In France samplers are named " marquoir", "marquette" or "abecedaires."These were functional rather than creative past-times. Most of the time it was a work to teach young girls cross- stitch embroidery . From the age of puberty any girl had to prepare her own bridal " trousseau" and to mark each item with her initials .
French sampler with a triple and complete alphabet and embroidered flowers, 1911, initials MF. Complete alphabets were rare: some letters such W or I were considered repetitious because they possess the same form as other letters already embroidered. ( Abecedaries were not art work but embroidery exercises). Traditionally some errors were retained to show humility. Perfection was reserved for God!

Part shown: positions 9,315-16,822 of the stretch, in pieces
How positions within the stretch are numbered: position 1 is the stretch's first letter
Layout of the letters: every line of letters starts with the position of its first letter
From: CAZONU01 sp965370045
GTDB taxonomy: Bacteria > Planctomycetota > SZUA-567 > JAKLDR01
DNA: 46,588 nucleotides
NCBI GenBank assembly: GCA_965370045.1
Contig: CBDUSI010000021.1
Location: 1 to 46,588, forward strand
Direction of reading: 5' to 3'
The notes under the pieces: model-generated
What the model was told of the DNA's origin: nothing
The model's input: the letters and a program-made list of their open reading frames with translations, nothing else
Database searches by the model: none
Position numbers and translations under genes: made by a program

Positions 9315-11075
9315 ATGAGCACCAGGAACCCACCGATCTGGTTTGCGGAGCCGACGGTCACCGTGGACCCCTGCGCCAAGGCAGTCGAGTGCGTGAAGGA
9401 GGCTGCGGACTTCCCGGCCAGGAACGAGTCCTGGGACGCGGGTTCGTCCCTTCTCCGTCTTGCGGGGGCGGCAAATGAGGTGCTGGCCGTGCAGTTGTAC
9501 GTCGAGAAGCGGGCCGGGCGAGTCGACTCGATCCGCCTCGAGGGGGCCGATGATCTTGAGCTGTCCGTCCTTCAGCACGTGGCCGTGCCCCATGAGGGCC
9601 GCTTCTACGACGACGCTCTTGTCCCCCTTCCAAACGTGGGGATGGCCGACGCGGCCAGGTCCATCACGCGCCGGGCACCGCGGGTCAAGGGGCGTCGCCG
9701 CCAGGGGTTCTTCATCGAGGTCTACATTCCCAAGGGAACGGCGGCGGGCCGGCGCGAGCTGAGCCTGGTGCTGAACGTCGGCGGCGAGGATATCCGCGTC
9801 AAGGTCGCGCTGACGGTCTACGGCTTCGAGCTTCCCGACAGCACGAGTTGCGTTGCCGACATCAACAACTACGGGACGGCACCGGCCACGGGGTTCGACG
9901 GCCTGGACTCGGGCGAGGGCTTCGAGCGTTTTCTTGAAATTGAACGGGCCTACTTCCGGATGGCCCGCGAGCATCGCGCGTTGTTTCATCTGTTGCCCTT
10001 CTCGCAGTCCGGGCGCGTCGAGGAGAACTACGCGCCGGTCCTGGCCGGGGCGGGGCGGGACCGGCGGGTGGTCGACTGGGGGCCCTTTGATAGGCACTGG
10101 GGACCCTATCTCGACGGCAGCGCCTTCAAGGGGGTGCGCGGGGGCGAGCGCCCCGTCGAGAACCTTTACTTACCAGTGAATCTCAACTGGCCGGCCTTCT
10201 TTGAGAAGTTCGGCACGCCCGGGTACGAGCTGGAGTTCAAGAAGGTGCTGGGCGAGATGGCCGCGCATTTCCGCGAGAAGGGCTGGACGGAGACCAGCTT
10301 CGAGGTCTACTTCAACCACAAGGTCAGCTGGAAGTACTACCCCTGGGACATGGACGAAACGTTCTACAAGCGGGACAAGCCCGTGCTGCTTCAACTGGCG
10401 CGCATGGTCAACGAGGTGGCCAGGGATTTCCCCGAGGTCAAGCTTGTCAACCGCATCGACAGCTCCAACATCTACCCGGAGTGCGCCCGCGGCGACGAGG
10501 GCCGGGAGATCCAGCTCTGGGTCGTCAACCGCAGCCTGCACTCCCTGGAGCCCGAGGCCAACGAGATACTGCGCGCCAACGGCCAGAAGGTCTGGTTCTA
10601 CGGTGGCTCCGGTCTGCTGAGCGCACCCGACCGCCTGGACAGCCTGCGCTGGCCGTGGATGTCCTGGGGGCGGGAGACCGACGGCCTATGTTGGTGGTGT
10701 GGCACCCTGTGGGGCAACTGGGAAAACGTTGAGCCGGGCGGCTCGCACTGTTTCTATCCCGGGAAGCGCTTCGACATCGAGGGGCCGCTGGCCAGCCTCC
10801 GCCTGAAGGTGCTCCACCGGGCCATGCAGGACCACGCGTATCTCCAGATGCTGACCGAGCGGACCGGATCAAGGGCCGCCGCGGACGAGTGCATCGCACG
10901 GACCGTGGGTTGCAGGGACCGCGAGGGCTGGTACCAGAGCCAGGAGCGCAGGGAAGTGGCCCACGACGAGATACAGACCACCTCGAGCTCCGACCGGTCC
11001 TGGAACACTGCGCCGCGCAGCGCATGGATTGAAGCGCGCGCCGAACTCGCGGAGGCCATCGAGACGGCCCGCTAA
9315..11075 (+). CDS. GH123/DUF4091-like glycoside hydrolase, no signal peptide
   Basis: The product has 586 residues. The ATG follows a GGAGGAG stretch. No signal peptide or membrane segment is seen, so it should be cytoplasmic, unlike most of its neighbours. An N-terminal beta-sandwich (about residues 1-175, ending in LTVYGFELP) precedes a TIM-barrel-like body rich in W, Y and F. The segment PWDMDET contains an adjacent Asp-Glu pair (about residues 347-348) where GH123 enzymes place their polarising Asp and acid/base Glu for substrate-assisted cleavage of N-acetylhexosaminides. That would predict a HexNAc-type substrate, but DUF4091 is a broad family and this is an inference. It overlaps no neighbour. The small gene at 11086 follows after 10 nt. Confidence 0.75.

Cross-stitch embroidery appeared in Europe between the X and the XIII century. Embroidery was an aristocratic pastime. The lady of the manor reproduced motifs from the rugs brought back by their Lord from the crusades. The use of cross-stitch spread in Europe in the XV century and was considered to be something that every young girl should learn.